Fire safety works yet to be carried out on 19 buildings at risk
Safety review was conducted across Ireland in the wake of Grenfell Tower tragedy
Eoin Ó Broin, Sinn Féin’s housing spokesman, said the number of buildings still needing works was “very disturbing”. Photograph: Eric Luke / The Irish Times
Fire safety works have yet to be carried out on at least 19 high and medium-rise buildings in Ireland identified as at risk after a review ordered in the wake of the Grenfell Tower tragedy.
Most of the buildings, which are all taller than six storeys or more than 18m high, are residential and “primarily located in the cities and larger urban areas”, according to the Department of Housing, Planning and Local Government. Some of the repairs required relate to issues with external cladding.
Eoin Ó Broin, Sinn Féin’s housing spokesman, said the number of buildings still needing works was “very disturbing”.
“You would have thought that any building identified as needing additional fire safety works would have had that carried out as a matter of urgency,” he said.
“These are buildings which would have high usage and in many cases high public usage.”
Minister for Housing Eoghan Murphy ordered a fire safety review of 842 buildings countrywide in June last year, following the fire at London’s Grenfell Tower, which killed 72 people.
It found 291 buildings are fitted with cladding systems. External cladding was blamed for helping the fire spread at Grenfell.
Work is ‘ongoing’
Fire safety assessments were required in the majority of the identified buildings (226), but less than half (108) have been completed to date, latest figures show.
“Of these, fire authorities are proposing further action in respect of fire safety in 19 buildings where fire safety concerns – not in all cases related to external cladding – have been identified,” said a spokesman for the Department of Housing, Planning and Local Government.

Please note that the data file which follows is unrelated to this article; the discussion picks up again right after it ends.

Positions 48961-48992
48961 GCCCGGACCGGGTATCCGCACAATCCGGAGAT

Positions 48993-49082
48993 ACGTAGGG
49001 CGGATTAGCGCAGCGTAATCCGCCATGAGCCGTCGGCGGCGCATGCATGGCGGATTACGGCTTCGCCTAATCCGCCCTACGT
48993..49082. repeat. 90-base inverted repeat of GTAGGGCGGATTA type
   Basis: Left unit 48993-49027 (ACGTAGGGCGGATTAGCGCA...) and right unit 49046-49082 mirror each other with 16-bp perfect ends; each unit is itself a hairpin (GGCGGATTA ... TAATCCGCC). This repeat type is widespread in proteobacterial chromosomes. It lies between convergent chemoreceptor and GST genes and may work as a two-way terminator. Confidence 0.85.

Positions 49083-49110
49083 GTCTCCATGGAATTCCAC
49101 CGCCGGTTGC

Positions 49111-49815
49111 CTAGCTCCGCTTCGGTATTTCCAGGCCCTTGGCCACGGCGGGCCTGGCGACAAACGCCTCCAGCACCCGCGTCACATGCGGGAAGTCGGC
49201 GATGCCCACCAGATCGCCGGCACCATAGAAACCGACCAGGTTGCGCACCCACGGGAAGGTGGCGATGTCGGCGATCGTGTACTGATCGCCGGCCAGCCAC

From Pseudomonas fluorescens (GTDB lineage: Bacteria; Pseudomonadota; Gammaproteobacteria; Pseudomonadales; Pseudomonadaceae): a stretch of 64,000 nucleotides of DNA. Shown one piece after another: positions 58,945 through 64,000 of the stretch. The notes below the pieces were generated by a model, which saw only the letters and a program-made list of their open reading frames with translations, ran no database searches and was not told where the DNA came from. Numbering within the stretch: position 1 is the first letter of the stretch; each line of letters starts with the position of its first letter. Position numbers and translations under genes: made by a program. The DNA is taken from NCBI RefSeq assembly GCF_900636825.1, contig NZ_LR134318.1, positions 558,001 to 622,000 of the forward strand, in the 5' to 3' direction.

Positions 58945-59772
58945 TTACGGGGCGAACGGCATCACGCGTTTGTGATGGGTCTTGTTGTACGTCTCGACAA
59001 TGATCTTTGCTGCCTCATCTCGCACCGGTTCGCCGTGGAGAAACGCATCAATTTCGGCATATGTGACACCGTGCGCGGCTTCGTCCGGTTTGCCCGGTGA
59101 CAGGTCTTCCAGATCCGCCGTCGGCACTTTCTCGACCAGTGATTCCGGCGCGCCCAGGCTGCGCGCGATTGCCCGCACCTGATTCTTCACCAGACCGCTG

“This fire safety assessment work is ongoing, and will be overseen by fire authorities and the [department’s] National Directorate for Fire and Emergency Management.”
Asked for the location of the buildings identified as at risk, the spokesman said the department “has not sought details of individual buildings from fire services”.
“Fire services are working with the building owners and their professional advisers to bring the buildings into compliance with fire safety standards as soon as practicable,” he added.
“The issues identified are not all related to cladding on buildings, and some issues are relatively minor.
“In some cases, remedial works related to alterations to fire protection features in buildings, such as fire detection and alarm systems, or maintenance and repair of fire resisting doors.
“Some remedial works to cladding systems have also been required – ranging from repair or removal of small cladding installations to replacement of cladding.”
Mr Ó Broin has called for a public hearing at the Oireachtas Housing Committee where government officials and fire brigade chiefs would be questioned about the ongoing review.
“There has been far too little public scrutiny of the audit and what has arisen from it,” he said.
“These latest figures highlight all the more the need for a public hearing into the review.”